Shari and Hutch live on the road in their vintage “canned ham” trailer. They just returned from backpacking in Shenandoah National Park, and they’re here to share where they camped and why this place is so magical in the spring. 

We pause after a long winding uphill stretch of trail through the dappled sunlight of the forest. The ground beneath us is adorned with white and purple wildflowers; the day is warm and bright; the breeze is cool and refreshing and there isn’t another soul in sight. This is day six of our trip, backpacking in Shenandoah National Park. We’re less than a ½ mile from being back at the parking lot, and I’m feeling conflicted.

“I don’t want to go back yet, can’t we just keep hiking?”

backpacking in Shenandoah national park

Shari smiles and admits to thinking the exact same thing. But our supplies are down to ¼ cup of trail mix, 2 packets of mayonnaise, ½ cup of ground coffee, and 2 misplaced gummi bears – they won’t get us very far.

Our desire for a hot shower, large pizza, and glass of wine overrides our reluctance to leave – re-entry into the “real world” is imminent. We’ve lacked phone service for a week, but we’re happy to leave it off for a while longer. No need to jolt us back into the digital world so abruptly.

Spring Backpacking in Shenandoah National Park

spring backpacking in Shenandoah national park

A week on the trail brings about a transformation in ourselves that we look forward to each year.

These transformations are worth waiting for, just like the gems we discover in this part of the Appalachians. Less dramatic than our nation’s western mountains, these ancient hills reveal their treasures slowly. Along the way, we adjust to the changing landscape and climate. We experience our own transformations as we respond to the fickleness of spring weather, the physical effort of moving through the landscape while carrying a pack, the boost in appetite which never seems satisfied while walking, and the subtle settling into life on the trail.

Just a few miles from civilization, the Elizabeth Furnace Campground in the George Washington National Forest served as the perfect basecamp to prepare our food and gear along a beautiful trout-filled stream. With night approaching and our supplies nowhere near ready, we packed by lantern light.

Our hike started on the summit near mile marker #21 of Skyline Drive, elevation 3,400 feet, where winter still holds a grip on the vegetation. Our plan was to link several trails, to experience both sides of the mountains divided by the road and the Appalachian Trail which parallels it. Before we descended even 100 feet in elevation, we began to see a few early season wildflowers sprouting along the trail and the verdant green of false hellebore.

hutch preparing for backpacking in Shenandoah

Descending further into the valley brings forth springtime with bright green leaves popping here and there and the pink clusters of Red Bud tree blossoms.

We kept our mileage high enough to challenge us but not enough to injure. We like to camp in remote places, and do so in comfort, which means that our packs are a bit heavy and our progress steady. This works for us and lets us linger in the forest and campsites along the way.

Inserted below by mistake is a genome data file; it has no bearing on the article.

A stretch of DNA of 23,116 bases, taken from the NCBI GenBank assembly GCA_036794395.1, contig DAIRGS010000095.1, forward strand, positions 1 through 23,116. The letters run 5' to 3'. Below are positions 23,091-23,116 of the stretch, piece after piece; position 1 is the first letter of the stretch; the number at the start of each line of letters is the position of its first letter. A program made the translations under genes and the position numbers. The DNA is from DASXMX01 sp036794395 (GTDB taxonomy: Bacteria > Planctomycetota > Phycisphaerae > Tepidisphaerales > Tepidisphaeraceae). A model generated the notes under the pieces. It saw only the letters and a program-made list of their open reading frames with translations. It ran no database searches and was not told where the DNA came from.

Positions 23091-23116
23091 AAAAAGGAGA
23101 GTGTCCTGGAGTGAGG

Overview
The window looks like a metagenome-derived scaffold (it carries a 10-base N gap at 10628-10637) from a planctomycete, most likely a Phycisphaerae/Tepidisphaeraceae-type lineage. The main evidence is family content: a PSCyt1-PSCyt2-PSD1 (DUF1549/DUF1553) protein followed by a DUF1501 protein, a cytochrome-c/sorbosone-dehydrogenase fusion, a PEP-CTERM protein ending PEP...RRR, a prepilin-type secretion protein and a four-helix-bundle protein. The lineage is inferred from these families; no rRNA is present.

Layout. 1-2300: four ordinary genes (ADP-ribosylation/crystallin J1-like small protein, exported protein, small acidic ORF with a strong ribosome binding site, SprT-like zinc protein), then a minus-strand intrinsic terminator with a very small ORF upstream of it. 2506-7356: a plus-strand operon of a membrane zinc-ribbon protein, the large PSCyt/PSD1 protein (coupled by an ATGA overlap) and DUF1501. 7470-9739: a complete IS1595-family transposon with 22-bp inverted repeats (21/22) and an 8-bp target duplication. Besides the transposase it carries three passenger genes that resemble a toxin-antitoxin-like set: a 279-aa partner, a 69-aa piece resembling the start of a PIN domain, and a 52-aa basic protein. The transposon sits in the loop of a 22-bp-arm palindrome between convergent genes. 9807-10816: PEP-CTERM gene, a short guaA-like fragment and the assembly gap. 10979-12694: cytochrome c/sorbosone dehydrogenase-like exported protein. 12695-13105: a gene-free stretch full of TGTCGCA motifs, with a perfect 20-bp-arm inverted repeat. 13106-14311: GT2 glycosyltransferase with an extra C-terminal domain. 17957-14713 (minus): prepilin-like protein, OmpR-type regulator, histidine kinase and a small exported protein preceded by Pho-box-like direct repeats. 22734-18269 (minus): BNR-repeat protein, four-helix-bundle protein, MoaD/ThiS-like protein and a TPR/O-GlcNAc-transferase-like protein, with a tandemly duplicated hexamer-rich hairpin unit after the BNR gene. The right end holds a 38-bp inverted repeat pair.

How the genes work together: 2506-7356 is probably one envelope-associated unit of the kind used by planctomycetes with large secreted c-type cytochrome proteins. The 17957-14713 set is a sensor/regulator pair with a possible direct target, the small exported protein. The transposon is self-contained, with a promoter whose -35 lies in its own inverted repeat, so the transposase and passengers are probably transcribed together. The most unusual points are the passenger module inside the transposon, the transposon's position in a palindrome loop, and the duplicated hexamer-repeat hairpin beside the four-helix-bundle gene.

The extra weight is mostly dedicated to food, as eating well in the outdoors is all part of the experience for us — a backcountry cooking set is a must.

Related Reading:

Ranger Review: Primus Campfire Cookset in Shenandoah National Park

camp cooking in shenandoah national park

Hutch cooks up some cornbread french toast on the Primus Campfire Cookset.

We don’t do backcountry meals like most people; our fare ranges from pizza to chili and homemade cornbread to Gado Gado and breakfast quesadillas. Fires are not permitted in Shenandoah and baking on a backcountry stove requires a soft touch. Who knew cornbread could be fried up and turned into a delicious french toast the next morning? What a perfect way to start a rainy morning, waiting for the skies to clear.

camp cooking in shenandoah national park

Shari enjoying breakfast quesadillas.

After exploring the western slopes, we hiked up and over Skyline Drive for the last half of our adventure. We saw fewer hikers, experienced more spring weather and foliage, and forded deeper creeks. Our pace allowed us to experience the forest on a different level and we caught sight of flora and fauna that many summit bagging hikers might miss – the flying squirrel staring back at us from the trunk of a Maple tree, the black bear cub curiously watching from the rise over Piney Branch trail, and the fiddlehead ferns unraveling in the spring kissed valleys.

animals spotted while backpacking in shenandoah national park

Dogwood, flying squirrel, and fiddlehead fern in Shenandoah National Park

This adventure kicks off our spring and awakens our spirits in grand fashion, leaving us yearning for the next. As we drive off toward pizza, we begin fleshing out details of our next big adventure, this time on bikes through Amish country Ohio as we wind our way to my 25th college reunion this May.

Read More from Full-Time Campers Shari and Hutch: 

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